Saturday, 28 September 2013

After The Stud

For all its artistic faults, ‘The Stud’ was extremely successful in financial terms and, naturally, a sequel was created, this time concentrating completely on perhaps the first films least interesting character, sophisticated slag Fontaine Khaled, as played by the increasingly witchy looking Joan Collins.

‘The Bitch’ is a mess from start to finish, so much so that I was surprised to see in the credits that someone had actually written it, and that someone actually claimed to have directed it (it was the same man, Gerry O’Hara, who should be ashamed of himself).

The format is familiar – short sex scene, long disco scene, tiny amount of plot, short sex scene, long disco scene, tiny amount of plot, short sex scene, etc. The world presented is supposed to be opulent and decadent, but just looks incredibly boring and the interiors, especially Fontaine’s bedroom, are unspeakable, like a Russian oligarch’s box room, jam full of fur, onyx and disgusting contemporary art.

There is a story in there somewhere, something about The Bitch getting stitched up by an Italian super lover on the make, a sort of role reversal of the first film that could have provided a mildly ironic counterpoint, although I should say at this stage that my reading of the ‘plot’ is subjective, and that there are no dramatic scenes to support this, and the actors are unable to convey the range of emotions needed to tell any sort of story, so who knows what the point is. Actually, it's pointless, and that's all there is to it. Now I'm not a person who insists on meaning, as long as the journey is enjoyable, as long as the trip is worth it. 'The Bitch' isn't worth it, and it isn't enjoyable, which to me is the true definition of pointless.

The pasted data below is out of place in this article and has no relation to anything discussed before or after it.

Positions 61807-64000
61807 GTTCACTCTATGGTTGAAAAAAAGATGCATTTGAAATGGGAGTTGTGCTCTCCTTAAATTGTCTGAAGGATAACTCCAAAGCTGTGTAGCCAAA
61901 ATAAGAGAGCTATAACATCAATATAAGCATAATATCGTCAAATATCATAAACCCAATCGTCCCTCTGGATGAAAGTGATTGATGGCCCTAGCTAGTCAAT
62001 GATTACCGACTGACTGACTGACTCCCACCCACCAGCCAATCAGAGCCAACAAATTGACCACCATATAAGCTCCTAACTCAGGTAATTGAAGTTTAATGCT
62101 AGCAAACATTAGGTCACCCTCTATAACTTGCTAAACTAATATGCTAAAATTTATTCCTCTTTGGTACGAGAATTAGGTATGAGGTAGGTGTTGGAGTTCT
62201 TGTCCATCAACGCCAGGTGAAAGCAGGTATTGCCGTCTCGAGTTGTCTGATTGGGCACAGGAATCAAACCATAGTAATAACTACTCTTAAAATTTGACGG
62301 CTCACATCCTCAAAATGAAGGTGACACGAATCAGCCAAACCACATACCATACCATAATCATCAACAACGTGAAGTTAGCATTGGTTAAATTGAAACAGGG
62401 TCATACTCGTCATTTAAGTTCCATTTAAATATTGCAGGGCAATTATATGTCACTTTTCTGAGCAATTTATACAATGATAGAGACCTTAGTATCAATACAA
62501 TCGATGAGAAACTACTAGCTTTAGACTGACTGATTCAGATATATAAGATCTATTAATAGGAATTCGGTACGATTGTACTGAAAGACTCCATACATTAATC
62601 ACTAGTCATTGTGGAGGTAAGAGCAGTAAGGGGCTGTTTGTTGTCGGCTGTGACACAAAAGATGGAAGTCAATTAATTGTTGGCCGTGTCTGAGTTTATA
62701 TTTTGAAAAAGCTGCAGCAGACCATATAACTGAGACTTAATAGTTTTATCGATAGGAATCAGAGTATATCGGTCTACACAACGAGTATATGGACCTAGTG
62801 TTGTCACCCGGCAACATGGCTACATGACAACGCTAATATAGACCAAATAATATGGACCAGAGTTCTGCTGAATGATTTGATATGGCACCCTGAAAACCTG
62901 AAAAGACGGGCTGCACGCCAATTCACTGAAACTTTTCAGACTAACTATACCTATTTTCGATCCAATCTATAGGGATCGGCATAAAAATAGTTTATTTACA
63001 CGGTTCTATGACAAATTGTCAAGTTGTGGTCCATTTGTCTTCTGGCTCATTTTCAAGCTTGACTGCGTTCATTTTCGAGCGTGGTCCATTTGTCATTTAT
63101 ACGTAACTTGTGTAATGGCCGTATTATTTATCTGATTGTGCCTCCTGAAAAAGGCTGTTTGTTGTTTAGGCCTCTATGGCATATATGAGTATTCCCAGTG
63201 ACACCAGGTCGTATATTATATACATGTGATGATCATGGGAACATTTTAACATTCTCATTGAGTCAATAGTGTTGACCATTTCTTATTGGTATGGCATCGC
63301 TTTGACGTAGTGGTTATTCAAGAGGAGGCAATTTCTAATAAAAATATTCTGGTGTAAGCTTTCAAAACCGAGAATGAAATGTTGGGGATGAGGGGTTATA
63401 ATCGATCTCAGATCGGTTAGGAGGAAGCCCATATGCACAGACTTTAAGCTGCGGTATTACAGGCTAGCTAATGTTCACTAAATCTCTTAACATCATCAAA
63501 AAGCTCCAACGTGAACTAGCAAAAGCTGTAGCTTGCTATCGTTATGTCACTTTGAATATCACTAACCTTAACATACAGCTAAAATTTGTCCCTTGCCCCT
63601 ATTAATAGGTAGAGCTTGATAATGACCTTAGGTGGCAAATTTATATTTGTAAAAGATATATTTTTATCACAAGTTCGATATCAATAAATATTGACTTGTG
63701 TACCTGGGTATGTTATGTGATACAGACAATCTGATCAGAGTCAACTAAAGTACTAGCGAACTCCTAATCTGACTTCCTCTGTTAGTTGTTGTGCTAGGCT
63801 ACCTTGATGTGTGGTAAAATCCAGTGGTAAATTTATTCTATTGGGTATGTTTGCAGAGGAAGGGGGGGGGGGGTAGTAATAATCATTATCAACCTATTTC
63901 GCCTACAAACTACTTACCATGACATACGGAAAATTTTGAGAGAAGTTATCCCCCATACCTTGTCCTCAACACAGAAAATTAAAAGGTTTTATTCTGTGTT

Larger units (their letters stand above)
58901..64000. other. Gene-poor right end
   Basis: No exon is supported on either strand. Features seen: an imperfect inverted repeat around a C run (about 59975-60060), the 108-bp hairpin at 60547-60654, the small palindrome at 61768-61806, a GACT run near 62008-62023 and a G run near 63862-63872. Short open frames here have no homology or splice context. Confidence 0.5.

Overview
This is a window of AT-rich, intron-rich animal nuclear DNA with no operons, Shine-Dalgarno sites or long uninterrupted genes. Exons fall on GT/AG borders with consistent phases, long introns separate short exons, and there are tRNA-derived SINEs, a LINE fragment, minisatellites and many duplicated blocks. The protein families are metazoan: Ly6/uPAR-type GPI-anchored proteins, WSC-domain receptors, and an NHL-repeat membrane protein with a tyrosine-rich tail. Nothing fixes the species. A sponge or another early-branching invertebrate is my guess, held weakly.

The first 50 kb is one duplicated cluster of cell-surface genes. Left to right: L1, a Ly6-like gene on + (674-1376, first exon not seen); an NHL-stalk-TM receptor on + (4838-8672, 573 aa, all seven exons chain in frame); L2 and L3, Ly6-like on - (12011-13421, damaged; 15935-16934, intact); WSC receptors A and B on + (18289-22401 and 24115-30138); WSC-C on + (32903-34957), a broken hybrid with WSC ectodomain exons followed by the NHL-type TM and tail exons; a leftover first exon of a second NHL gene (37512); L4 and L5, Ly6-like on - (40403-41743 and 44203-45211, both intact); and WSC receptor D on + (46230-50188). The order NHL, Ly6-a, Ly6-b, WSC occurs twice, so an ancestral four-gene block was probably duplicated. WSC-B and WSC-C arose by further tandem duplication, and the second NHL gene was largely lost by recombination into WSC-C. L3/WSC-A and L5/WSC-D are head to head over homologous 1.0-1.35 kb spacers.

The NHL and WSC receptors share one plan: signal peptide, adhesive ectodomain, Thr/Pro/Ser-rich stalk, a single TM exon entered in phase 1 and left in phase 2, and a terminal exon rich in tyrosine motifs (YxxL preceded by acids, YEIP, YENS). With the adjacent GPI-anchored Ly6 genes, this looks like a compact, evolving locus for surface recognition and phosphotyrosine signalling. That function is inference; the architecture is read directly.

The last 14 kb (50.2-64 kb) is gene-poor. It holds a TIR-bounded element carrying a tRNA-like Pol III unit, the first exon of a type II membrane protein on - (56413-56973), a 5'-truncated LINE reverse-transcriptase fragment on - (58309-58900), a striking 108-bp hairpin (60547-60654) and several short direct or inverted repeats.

Characters from the first film crop up every now and again and, despite only a few months having passed between ‘The Stud’ and its sequel, they all seem terribly aged and exhausted, as if their wild lifestyles have finally caught up with them. If there had been a third film, it probably would have starred a bunch of skeletons.

There is disco dancing, which I like, especially a silly but enjoyable routine featuring Cherry Gillespie from Pan’s People and a topless lady with an impressive afro. Mostly, however, the cast and extras clomp about to unhip tunes by Quantum Leap, Leo Sayer and The Three Degrees, or, somewhat pathetically, to a track called ‘Everything Is Great’. It isn’t.

There’s a scene set in some tacky, sticky nightclub where the ‘beautiful’ people are chaotically throwing shapes to some rubbishy disco track, and the camera zooms in on a pair of flashing feet in a pair of stiletto shoes. It starts off alright but, within seconds, the feet have lost it and are all over the place, crashing down in an attempt to stomp the beat to death. Does the camera turn away? No. Do we cut to something else? No. And that’s ‘The Bitch’ in a nutshell and why I don’t like it. They don’t care, so why should I?

1 comment:

  1. Always sad to see Gerry O'Hara's name on this one, as I think some of his earlier films are genuinely excellent.

    I imagine punching the clock for 'The Bitch' must have represented a bad few weeks for the poor guy, but since he wrote it too it's hard for him to duck the blame altogether...